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  • at times, ‘traditional monitoring’ (which itself could be better defined so it is even clearer what strategy testing is being contrasted with or being appended onto) is painted as anachronistic; yet it must still be used in a strategy testing approach. for example, on page 11, the authors note that “by taking multiple small bets and continuously monitoring results, program teams are able to adjust and refine” (emphasis added). this suggests to me that a core set of indicators that measure progress/results towards some ultimate outcome (traditional monitoring?) are likely  in place for much of the project, a reality that sometimes gets lost in the thrust to position strategy testing as an alternative approach to monitoring. it seems like response-to-monitoring rather than monitoring itself is the bigger contribution of strategy testing and, again, sometimes this gets lost in the paper and buzzword barrage.

 

  • a key challenge raised on page 11 is not adequately addressed; the authors note: “whether a program strategy is worthy of continued investment may not be easy to decide.” more in-depth, ex ante discussion of just such decision points (see my series of blogs with suvojit, starting here) and what information will be needed to take such decisions are needed. these would need to be built into any monitoring plan, as part of the information needs for successful strategy testing. as is acknowledged in the paper, “it may be difficult for a team to accept that their strategy is not working and move on to something new, especially when they have invested heavily in that strategy.” this will make it all the more important to have up-front discussions about how to determine when something is not working (which relates to having clear, somewhat steady definitions of success).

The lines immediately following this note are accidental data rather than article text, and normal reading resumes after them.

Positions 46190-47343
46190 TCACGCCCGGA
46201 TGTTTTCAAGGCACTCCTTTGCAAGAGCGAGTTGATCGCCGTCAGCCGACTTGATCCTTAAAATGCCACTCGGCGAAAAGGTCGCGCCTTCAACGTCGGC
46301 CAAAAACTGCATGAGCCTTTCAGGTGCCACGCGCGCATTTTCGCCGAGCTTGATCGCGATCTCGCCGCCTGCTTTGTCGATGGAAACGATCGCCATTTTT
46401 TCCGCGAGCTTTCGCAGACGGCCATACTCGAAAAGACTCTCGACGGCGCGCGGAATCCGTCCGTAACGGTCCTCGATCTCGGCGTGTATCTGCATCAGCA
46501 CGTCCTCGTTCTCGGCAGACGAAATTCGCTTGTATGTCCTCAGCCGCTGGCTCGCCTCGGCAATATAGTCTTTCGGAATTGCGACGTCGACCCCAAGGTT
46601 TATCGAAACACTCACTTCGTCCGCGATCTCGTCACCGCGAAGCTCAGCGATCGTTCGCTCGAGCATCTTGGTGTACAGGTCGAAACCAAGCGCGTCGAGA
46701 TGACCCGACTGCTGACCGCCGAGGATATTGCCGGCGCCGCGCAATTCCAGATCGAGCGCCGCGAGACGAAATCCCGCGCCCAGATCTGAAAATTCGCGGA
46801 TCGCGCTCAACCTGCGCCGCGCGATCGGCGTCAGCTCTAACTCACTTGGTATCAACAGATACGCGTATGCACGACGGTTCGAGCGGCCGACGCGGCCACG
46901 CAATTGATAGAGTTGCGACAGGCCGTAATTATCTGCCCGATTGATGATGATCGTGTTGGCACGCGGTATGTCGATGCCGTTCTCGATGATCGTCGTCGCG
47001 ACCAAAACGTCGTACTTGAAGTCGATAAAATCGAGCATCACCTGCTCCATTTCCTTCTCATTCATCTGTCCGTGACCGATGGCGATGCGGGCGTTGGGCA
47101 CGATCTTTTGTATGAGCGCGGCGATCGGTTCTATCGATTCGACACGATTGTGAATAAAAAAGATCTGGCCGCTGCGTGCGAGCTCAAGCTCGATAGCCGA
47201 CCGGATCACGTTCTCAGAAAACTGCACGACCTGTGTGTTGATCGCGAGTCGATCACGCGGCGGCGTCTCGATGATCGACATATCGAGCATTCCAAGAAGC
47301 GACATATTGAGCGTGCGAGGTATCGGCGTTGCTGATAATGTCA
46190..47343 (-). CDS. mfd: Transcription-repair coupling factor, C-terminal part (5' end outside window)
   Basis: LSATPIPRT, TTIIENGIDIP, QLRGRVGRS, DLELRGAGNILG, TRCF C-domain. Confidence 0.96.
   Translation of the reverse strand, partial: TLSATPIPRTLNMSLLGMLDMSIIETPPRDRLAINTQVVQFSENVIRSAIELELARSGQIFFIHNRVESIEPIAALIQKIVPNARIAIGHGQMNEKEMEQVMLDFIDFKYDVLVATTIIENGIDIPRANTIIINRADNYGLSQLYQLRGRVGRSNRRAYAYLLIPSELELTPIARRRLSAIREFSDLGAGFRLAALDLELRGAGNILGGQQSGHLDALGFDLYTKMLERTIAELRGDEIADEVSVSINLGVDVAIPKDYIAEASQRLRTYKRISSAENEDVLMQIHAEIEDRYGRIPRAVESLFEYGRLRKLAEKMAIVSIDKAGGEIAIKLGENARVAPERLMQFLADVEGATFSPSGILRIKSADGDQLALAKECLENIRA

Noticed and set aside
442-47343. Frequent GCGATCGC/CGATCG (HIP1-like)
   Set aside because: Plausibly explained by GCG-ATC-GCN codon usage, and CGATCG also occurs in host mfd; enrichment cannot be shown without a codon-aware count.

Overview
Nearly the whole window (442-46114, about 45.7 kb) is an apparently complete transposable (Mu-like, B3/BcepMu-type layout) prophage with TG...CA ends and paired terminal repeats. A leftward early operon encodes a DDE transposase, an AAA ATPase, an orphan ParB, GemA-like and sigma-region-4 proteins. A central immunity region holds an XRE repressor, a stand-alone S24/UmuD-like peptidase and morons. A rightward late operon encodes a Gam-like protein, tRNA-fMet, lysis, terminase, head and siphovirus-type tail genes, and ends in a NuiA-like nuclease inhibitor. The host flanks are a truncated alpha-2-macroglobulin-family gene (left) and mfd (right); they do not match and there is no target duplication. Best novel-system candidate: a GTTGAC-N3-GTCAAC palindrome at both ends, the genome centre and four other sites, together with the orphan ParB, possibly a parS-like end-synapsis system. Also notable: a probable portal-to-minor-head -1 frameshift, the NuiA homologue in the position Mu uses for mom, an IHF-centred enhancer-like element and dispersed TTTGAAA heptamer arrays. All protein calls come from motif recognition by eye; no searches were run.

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i take away from this paper that being flexible requires planning and commitments, even though at times these are painted in a negative and out-of-sync tone. it requires more managerial planning and commitment to finding time and tools and skills for reflection, to agreeing early on as to how strategic decisions will be made on the basis of evidence gathered, who will weigh in on them, on how success will be defined even if different strategic approaches to achieving it are adopted. this is acknowledged at the end of the paper, in discussing the need for structure and discipline within (and to promote) flexibility. but it should be made much more central to marketing, refining, and disseminating the approach.

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more generally, in the movement towards adaptive and flexible development work, we need to be careful about noting where the changes really need to happen (e.g. on monitoring itself, or on better tailoring monitoring to fit with decision-making needs, or on allowing time and scope to respond to monitoring findings) and where structure and planning are needed, making flexibility/planning and structure/planning complementary rather than contrasting ideas.